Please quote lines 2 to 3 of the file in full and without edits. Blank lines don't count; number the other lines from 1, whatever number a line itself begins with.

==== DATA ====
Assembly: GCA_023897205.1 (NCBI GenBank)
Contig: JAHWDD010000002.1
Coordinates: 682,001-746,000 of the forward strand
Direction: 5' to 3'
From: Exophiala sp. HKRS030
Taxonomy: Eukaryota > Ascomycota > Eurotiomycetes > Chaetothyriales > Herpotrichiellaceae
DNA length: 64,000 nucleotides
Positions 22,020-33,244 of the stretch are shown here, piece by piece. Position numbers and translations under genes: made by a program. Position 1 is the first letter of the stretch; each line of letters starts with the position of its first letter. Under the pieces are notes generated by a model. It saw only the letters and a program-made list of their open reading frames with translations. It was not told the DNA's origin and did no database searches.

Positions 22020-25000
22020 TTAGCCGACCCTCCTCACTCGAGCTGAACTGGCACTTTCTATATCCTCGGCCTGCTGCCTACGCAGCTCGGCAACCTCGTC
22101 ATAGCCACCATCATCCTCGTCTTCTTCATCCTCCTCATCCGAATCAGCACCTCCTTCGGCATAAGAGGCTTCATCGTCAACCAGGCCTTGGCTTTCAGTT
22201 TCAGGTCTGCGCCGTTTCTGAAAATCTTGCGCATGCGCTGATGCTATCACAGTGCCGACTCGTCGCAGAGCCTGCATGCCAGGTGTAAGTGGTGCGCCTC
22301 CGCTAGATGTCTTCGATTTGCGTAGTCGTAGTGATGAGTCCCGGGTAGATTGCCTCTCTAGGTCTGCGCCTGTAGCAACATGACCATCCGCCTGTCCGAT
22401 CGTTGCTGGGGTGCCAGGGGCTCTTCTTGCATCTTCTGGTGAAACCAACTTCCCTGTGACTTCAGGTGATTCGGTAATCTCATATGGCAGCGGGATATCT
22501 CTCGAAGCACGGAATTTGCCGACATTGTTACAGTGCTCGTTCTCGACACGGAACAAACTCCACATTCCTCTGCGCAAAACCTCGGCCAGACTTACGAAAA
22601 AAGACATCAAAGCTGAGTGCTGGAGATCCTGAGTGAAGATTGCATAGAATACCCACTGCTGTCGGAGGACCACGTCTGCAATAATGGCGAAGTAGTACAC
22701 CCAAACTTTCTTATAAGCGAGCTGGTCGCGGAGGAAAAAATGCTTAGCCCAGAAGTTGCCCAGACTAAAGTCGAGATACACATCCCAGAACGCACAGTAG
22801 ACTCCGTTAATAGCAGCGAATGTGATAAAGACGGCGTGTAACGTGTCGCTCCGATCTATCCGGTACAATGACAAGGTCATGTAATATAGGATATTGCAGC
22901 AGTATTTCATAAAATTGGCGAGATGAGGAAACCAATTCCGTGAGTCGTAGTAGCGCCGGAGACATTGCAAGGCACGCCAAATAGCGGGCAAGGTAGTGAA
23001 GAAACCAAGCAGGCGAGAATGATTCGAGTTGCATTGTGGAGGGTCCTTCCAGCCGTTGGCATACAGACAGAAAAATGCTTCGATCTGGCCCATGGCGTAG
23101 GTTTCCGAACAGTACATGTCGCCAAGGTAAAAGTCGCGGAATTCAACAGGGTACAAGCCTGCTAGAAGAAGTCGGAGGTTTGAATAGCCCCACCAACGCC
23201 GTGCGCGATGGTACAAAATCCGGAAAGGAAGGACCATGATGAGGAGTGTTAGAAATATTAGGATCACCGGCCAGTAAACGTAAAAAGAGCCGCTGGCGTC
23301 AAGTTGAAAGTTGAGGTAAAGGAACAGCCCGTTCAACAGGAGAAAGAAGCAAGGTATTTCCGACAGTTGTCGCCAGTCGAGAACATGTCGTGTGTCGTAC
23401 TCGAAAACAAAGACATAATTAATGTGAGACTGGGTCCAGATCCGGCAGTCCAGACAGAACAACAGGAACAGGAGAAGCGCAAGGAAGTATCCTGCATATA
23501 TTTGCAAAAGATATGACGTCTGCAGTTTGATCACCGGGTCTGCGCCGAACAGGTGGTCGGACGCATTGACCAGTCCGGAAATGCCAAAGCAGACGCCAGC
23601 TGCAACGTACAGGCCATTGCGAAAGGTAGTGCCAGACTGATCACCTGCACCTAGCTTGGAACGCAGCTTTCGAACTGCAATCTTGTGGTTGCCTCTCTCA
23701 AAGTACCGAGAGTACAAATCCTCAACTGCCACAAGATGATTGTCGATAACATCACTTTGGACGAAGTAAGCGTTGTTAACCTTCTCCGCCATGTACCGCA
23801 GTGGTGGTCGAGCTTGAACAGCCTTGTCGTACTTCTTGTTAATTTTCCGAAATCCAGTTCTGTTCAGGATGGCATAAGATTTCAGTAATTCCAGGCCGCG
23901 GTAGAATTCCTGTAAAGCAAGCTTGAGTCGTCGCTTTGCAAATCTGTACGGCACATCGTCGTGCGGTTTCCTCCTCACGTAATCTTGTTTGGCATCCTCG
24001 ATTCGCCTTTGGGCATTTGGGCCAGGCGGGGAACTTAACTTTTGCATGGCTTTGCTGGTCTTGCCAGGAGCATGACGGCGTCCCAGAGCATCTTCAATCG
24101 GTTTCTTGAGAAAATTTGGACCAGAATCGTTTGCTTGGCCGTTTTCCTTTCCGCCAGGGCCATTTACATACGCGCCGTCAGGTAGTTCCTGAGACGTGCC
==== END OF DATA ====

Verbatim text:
Contig: JAHWDD010000002.1
Coordinates: 682,001-746,000 of the forward strand